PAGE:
Polysecure by Jessica Fern

A must-read for anyone in non-traditional relationship structures, and even monogamous relationships would benefit from asking themselves the questions Fern has put together.

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Frith Chronicles #7 – Master Arcanist

I'm a little taken aback by the fact that the next book is the last in the series. It doesn't feel as though we're close to the end. The storylines are this series' only saving grace, so here's hoping that doesn't get sacrificed at the altar of bad pacing.

Frith Chronicles #6 – Warlord Arcanist

Frith Chronicles has at its heart a great story. With appropriate editorial guidance, it could turn into an impressive series - one that doesn't interrupt the reader's focus every five minutes with bad writing or internal incoherence.

Games People Play by Eric Berne

As with Transactional Analysis in Psychotherapy, Games People Play holds a limited academic value that I hope has already been fulfilled by better written books in this field.

Ester Nilsson #1 – Wilful Disregard

Through Wilful Disregard, Andersson has managed to paint a painfully self-aware portrait of the common yet toxic relationship between the preoccupied and dismissive attachment styles. Aside from the narrative itself, Andersson's poetic style of writing helps her dish out advice without seeming overbearing. She casts thoughtful pearls out in front of a world full of anxious and preoccupied human beings, hoping that they might relate.

Maithili and the Minotaur: Web of Woe

The eye-catching illustrations and side notes add to the interactive and layered experience of reading, and the characters and plot are such that Indian readers will be tickled pink.

Tamanna Trilogy #1 – No Time For Goodbyes

The quaint portrayal of these characters and the original premise were sufficient to keep me hooked all the way to the end. Here's looking forward to the sequel!

Transactional Analysis in Psychotherapy by Eric Berne

Worth it only if you have an academic interest in the subject and are willing to sift past problematic elements to get to the core ideas put forward by the author.

Courts of the Feyre #1 – Sixty One Nails

Sixty One Nails has at its heart an interesting and intriguing storyline. Unfortunately, it takes way too long to get from point A to point B, and constantly subjects the reader to Niall's mental monologues and Blackbird-objectification along the way.

The Silent Patient by Alex Michaelides

The Silent Patient is a high paced thriller with a twist I definitely did not see coming. I would definitely recommend it as an excellent read, but I hope the author bothers to put in more research and remove stigmatising content about his central theme next time.

Trials of Apollo #2 – The Dark Prophecy

Dark Prophecy keeps the momentum provided by The Hidden Oracle and really builds on it, in terms of expanding the mythology, the degree of villainy, and character development. ⭐️⭐️⭐️⭐️⭐️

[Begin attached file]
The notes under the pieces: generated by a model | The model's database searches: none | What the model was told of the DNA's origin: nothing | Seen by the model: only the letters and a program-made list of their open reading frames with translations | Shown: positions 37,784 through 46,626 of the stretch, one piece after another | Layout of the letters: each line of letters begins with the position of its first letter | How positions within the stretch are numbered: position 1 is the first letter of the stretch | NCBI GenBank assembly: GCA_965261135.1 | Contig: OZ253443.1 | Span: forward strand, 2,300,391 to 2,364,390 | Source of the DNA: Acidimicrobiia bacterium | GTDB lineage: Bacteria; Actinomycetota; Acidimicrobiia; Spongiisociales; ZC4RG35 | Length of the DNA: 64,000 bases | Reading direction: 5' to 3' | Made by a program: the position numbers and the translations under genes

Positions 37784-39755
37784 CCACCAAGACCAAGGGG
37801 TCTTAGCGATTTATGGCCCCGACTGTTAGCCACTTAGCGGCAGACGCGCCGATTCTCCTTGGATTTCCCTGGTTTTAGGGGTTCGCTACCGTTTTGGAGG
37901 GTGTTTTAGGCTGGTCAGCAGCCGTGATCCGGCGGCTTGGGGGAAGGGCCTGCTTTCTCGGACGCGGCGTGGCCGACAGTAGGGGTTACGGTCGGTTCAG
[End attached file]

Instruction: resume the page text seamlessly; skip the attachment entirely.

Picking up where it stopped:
The Earthsea Cycle #3 – The Farthest Shore

The story is intriguing enough that one will want to keep reading, but at least to my brain, it is difficult to form a fond attachment to dry writing of this style. Still a must-read for ardent fantasy fans, especially if you're exploring earlier works in the genre, or are interested in how later writing has been influenced by that which came before it.

Frith Chronicles #5.5 – Arcanist Fables

I'm eagerly waiting for Warlord Arcanist, and, despite its quirks of flawed writing, Arcanist Fables was a nice interlude to break the monotony in the meantime. ⭐️⭐️⭐️

Guns, Germs and Steel by Jared Diamond

Diamond looks at the signs left behind our world today by history and makes some excellent assertions about why some nations and races prospered and became colonizers, whereas others became the colonized. He effectively debunks the idea of innate superiority, pointing instead to the respective environments as the answer for the disparity.

Princess Diaries #2 – Princess in the Spotlight

For all her flaky exaggerated hyperbole, Mia was a great character to relate to for teens in my time, and I hope that kids today continue to get great books like this to look up to.⭐️⭐️⭐️⭐️

Sense and Sensibility by Jane Austen

Sense and Sensibility is a journey worth taking, filled with twists and turns. And Austen continues to prove herself a keen observer of human nature (even if her judgments and morals tend toward the uglier side.) ⭐️⭐️⭐️

The Book of Dust #1 – La Belle Sauvage

An extremely well written adventure with solid child characters who shine with an inner fire. TW for gratuitous sexual assault as a plot device though.

Discworld #13 – Small Gods

What draws me back to this book time and again is the in-depth and thought provoking exploration of divinity. And the amusing sight of a discomfited god throwing temper tantrums as a tortoise. ⭐⭐⭐⭐⭐

Earthsea Cycle #2 – The Tombs of Atuan

Not weighed down by the need to explain the universe the book exists in, the words practically fly off the page as the reader is sucked completely into the story. Five stars!!!

The Poppy War by R.F. Kuang

The Poppy War is, in turns gritty and harsh, cute and heartwarming, unexpectedly hilarious and filled with gratuitous violence. Kuang utilizes humour to great effect to break a lot of the tension, but this is still not the kind of light hearted read I can squee over.

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